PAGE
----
Snohomish County group tallies oil train shipments, verifies BNSF railway reports

EVERETT — Environmental activists are preparing to head out this month to perform a second annual tally of trains carrying crude oil and coal through Snohomish County.

Snohomish County Train Watch sent 29 volunteers out last year to cover around-the-clock shifts during an entire week in Edmonds, Everett and Marysville. They recorded 16 shipments of oil and 20 of coal.

Soon after the group released those findings, the federal government ordered railroads to disclose the number of crude-oil shipments of more than 1 million gallons passing through each county in each state.

This year, the Train Watch count will be used to verify what BNSF Railway reports to state officials. Volunteers also will keep an eye on the types of tank cars that are in use and the routes the oil trains take.

“We suspect that there are more oil trains now than there were last year, but we’re not sure,” said Dean Smith of Everett, who founded the local Train Watch group. “We’re also curious if any oil trains are coming west over Stevens Pass. We know that the empties (empty tank cars) are going east over Stevens Pass.”

The count is to take place from April 19 to 25. The group plans to strategize during its next regular meeting, April 14 from 6 to 7:30 p.m. at the Everett Public Library auditorium, 2703 Hoyt Ave.

Smith’s group also is planning to practice evacuation drills in the Everett neighborhoods of Port Gardner and Bayside on April 25.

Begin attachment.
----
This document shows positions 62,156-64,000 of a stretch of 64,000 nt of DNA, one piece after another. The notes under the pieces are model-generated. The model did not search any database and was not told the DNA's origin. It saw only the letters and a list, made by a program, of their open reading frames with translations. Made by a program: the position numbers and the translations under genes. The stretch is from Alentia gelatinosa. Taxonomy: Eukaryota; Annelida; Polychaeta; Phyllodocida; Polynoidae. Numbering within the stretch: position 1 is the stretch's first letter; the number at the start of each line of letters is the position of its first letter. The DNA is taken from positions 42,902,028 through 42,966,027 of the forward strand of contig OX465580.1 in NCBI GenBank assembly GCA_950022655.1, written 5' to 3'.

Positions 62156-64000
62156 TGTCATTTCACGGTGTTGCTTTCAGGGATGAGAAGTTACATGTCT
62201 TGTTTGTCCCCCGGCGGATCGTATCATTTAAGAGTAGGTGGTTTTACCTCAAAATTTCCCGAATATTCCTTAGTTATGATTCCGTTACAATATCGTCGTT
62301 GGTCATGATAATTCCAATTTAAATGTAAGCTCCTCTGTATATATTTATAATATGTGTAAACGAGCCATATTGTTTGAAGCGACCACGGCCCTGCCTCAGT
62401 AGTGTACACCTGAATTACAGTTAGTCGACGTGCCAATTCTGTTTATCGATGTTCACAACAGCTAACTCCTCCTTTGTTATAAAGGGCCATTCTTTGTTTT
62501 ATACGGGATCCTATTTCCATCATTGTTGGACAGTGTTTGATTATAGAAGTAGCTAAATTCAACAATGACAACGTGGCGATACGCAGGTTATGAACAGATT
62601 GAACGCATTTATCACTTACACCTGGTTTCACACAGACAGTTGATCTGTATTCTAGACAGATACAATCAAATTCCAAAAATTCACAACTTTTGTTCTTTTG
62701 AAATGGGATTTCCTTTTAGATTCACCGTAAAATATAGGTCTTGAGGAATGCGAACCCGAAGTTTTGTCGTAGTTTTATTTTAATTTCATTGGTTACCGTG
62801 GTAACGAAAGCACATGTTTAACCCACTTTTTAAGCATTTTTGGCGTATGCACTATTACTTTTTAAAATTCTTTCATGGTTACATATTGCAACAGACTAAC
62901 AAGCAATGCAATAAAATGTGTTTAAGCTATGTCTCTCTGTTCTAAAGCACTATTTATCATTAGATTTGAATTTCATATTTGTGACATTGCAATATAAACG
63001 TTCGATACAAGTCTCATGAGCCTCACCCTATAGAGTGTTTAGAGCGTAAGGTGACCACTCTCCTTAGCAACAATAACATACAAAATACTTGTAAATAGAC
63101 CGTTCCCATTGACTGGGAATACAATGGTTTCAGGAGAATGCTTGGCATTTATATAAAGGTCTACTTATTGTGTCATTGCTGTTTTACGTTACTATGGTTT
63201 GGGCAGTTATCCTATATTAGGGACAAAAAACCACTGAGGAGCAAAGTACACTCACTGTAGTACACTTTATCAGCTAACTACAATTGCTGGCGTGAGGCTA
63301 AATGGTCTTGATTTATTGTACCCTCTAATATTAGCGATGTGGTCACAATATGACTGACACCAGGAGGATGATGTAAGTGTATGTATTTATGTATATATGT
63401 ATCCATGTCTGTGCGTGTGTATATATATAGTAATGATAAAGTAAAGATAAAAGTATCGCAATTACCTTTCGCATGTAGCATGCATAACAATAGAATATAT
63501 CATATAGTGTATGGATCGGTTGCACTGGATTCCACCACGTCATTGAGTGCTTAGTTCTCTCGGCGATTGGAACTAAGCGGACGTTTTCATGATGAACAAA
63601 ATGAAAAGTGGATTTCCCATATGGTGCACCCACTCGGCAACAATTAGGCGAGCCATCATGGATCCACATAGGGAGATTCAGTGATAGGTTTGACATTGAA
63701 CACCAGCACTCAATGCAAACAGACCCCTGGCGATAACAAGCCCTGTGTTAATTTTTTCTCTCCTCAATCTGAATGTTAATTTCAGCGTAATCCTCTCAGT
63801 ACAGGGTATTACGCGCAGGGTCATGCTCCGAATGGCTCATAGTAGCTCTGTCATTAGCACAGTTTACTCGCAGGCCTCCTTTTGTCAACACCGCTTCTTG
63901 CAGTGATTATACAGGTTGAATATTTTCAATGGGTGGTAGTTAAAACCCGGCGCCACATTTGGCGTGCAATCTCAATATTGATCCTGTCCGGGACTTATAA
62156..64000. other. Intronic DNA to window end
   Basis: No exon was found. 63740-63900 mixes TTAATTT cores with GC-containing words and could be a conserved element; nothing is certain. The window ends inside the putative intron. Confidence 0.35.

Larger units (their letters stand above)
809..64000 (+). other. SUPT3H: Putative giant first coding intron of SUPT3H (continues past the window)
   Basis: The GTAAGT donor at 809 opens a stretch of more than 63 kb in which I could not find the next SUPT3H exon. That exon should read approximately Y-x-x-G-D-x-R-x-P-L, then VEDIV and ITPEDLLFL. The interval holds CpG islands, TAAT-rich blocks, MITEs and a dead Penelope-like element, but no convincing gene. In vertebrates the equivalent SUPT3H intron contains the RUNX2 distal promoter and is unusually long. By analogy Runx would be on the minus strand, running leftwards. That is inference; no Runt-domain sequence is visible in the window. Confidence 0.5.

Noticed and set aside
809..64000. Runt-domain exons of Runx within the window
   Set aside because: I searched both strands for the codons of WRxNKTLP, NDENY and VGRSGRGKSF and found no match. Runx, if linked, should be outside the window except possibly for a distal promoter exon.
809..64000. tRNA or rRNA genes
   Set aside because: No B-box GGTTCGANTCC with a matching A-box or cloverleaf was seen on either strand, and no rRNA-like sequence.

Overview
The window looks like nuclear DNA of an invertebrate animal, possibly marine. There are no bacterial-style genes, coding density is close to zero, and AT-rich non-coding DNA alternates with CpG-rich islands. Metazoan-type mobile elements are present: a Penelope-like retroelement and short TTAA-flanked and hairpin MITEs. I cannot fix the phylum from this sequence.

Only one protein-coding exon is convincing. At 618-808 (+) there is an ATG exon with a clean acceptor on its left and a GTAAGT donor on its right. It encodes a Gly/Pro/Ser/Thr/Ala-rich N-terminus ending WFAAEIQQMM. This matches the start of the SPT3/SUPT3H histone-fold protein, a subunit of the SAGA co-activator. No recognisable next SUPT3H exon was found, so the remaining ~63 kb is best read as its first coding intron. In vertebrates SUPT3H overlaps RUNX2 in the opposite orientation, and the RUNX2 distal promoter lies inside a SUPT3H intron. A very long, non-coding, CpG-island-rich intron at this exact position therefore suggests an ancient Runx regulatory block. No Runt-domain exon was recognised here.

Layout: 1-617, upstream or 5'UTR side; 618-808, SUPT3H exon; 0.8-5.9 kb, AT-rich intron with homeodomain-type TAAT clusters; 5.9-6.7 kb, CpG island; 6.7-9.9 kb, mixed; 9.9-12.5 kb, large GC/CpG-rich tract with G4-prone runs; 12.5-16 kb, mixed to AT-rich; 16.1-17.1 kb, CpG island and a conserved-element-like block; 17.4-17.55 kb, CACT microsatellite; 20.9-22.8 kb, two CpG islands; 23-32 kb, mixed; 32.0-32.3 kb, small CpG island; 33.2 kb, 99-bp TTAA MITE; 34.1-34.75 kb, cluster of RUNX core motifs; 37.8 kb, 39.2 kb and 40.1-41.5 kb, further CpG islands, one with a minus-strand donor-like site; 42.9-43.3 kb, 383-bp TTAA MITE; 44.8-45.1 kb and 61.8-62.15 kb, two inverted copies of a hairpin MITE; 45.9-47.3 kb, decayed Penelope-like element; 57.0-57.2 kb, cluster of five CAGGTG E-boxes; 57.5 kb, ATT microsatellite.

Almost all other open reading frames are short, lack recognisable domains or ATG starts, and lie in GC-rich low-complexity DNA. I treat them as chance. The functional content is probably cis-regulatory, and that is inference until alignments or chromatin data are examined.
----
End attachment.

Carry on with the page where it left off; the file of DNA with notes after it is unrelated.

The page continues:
“If we had a wreck here, it would affect Everett most likely,” he said. “We have those landslides (along the Puget Sound bluffs) there that have knocked trains off the tracks before.”

The volume of Bakken crude flowing through Washington from North Dakota and Montana has grown dramatically from nothing in 2011.

BNSF’s most recent report, from September, was of eight to 12 oil shipments of at least 1 million gallons passing through Snohomish County each week.

Each oil train pulls as many as 100 cars with a total of 3 million gallons of oil, the state Department of Ecology has estimated.

Tank cars carrying crude oil can be identified by their red, diamond-shaped hazardous-material placards that bear the number 1267.

Awareness of the issue has risen this year after fiery crashes of crude-oil trains in West Virginia, Illinois and the Canadian province of Ontario.

Washington’s U.S. senators, Maria Cantwell and Patty Murray, have sponsored federal legislation to improve the safety of trains. Among many proposed changes is an immediate ban of less-safe models of tank cars, including those known by the name DOT-111. High profile oil-train crashes this year, however, have involved newer, supposedly safer, models.

Other proposed reforms aim to help emergency officials respond to spills and increase penalties for safety violations.

Noah Haglund: 425-339-3465, nhaglund@heraldnet.com. Twitter: @NWhaglund.

Train Watch

Snohomish County Train Watch plans to discuss an upcoming count of oil and coal trains at its regular monthly meeting.

Time: 6 to 7:30 p.m., April 14

Place: Everett Public Library auditorium, 2703 Hoyt Ave., Everett.

Volunteers can sign up for four-hour shifts, from April 19 to 25, by visiting snocogreennews.org/trainwatch.

More information: 425-328-9979 or deansmith4@me.com.

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